Following treatments, researchers measured vegetation structure and composition, sunlight infiltration to the understory, and food resources suitable for turkey poults. Of particular interest was the level of visual obstruction by plants at heights that would provide optimum cover for poults.

A control stand in closed-canopy mixed hardwoods.   Photos: Craig Harper
After shelterwood harvest, regenerating  stems began to shade out desirable ground cover and reduce visibility  within 7 years


A retention-cut stand treated with recurring prescribed fire, which maintained understory structure desirable for nesting and brooding wild turkeys.


Looking at effects on cover resulting from the various treatments, researchers found that understory conditions for turkey broods generally improved in study units where both thinning and burning took place. The three treatment types that provided the least visual obstruction at ground level, and hence the least protection for young turkeys, were the untreated control units, the units that were burned without canopy reduction, and the retention-cut units treated with herbicide. Much better visual protection was offered in the shelterwood cuts, with and without fire, and in the retention cuts with fire but not herbicide.

The canopy reduction achieved in both the shelterwood cuts and the retention cuts allowed enough sunlight to reach the forest floor to stimulate sufficient ground flora to enhance wild turkey brood protection. However, this benefit was short-lived because regenerating woody plants reached the midstory and shaded out the protective groundcover unless controlled within seven years by periodic prescribed fire. Study results indicated that low-intensity prescribed fire after the canopy was thinned by either method was the best treatment to produce conditions that hens prefer for brood rearing.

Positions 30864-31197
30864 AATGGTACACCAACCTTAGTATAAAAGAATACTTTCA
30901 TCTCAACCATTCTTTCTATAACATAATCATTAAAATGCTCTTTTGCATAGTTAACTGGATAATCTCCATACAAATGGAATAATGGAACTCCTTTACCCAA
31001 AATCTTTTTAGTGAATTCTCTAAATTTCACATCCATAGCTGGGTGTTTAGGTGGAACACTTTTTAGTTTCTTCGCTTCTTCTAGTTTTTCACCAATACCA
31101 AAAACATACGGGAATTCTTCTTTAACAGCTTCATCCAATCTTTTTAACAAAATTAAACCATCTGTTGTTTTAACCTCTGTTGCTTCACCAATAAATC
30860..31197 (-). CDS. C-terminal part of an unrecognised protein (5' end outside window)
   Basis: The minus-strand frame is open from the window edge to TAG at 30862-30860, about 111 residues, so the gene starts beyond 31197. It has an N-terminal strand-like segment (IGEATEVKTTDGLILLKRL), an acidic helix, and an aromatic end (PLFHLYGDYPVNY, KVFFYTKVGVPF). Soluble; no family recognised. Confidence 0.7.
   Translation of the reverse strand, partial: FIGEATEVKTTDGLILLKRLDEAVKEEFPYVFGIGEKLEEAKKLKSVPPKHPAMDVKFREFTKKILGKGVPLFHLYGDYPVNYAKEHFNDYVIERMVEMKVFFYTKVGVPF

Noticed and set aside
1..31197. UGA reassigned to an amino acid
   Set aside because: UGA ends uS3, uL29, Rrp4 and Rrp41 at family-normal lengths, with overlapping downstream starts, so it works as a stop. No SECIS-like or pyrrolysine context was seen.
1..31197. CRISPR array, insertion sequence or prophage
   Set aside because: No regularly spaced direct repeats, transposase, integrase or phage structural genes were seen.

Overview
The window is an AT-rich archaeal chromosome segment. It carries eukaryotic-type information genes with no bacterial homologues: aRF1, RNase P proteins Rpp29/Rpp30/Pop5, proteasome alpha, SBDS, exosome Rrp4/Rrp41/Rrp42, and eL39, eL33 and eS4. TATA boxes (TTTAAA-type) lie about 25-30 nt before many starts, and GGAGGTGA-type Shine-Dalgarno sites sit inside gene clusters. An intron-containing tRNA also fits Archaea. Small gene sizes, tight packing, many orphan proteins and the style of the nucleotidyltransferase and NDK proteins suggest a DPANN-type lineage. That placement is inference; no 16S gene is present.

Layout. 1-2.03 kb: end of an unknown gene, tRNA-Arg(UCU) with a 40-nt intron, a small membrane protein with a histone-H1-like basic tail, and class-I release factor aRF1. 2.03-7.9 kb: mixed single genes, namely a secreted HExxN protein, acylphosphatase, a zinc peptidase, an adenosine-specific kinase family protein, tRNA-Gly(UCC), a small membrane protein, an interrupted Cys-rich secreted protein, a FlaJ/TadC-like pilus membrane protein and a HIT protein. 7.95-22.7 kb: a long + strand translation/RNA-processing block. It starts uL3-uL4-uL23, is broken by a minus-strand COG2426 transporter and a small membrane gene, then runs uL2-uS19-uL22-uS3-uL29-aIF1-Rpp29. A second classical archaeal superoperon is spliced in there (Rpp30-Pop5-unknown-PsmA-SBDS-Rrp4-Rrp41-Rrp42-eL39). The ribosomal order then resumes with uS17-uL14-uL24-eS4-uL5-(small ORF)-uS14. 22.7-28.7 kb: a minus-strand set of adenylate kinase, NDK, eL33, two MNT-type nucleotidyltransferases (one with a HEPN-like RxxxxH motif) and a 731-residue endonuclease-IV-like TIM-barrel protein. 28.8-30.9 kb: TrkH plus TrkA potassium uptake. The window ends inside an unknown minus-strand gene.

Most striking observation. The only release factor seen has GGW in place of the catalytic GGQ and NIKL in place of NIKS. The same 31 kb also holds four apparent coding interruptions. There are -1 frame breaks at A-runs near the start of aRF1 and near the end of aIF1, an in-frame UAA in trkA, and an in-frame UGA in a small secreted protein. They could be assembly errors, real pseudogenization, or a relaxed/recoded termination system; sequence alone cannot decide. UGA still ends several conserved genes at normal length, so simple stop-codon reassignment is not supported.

Herbicide application did not enhance cover for wild turkey poults and was costly, at $650 to $700 per hectare as compared to $37 for prescribed fire at the time of the study. Although herbicide killed more than 87% of the midstory, this treatment also reduced visual obstruction at ground level, leaving poults vulnerable. Two growing seasons later, herbaceous groundcover had only reached roughly half of the pretreatment level.

In units not treated with herbicide, differences between the various treatment types in terms of herbaceous ground cover growth were not detected. Overall,  response by herbaceous flora was lacking (generally <30%); instead, woody regeneration dominated groundcover, which did provide cover for turkey poults.

Soft mast food plants preferred by turkeys found in the study area include blackberry, huckleberry, blueberry, sumac, American pokeweed, greenbriar, and viburnum. Researchers found that the effects on soft mast quantity varied among treatment sites, which may be related to seedbank differences. Of the various treatments, the retention cut followed by prescribed fire produced the most soft mast, primarily blackberries, but only on the second year after the fire, because blackberries develop on mature floricanes. Blackberries offered poults escape cover and protection from avian predators. Blackberry production dominated all site types except those where herbicide had been applied. On these sites, blackberry quantities were greatly reduced or eliminated, and pokeweed and blueberries produced the most soft mast.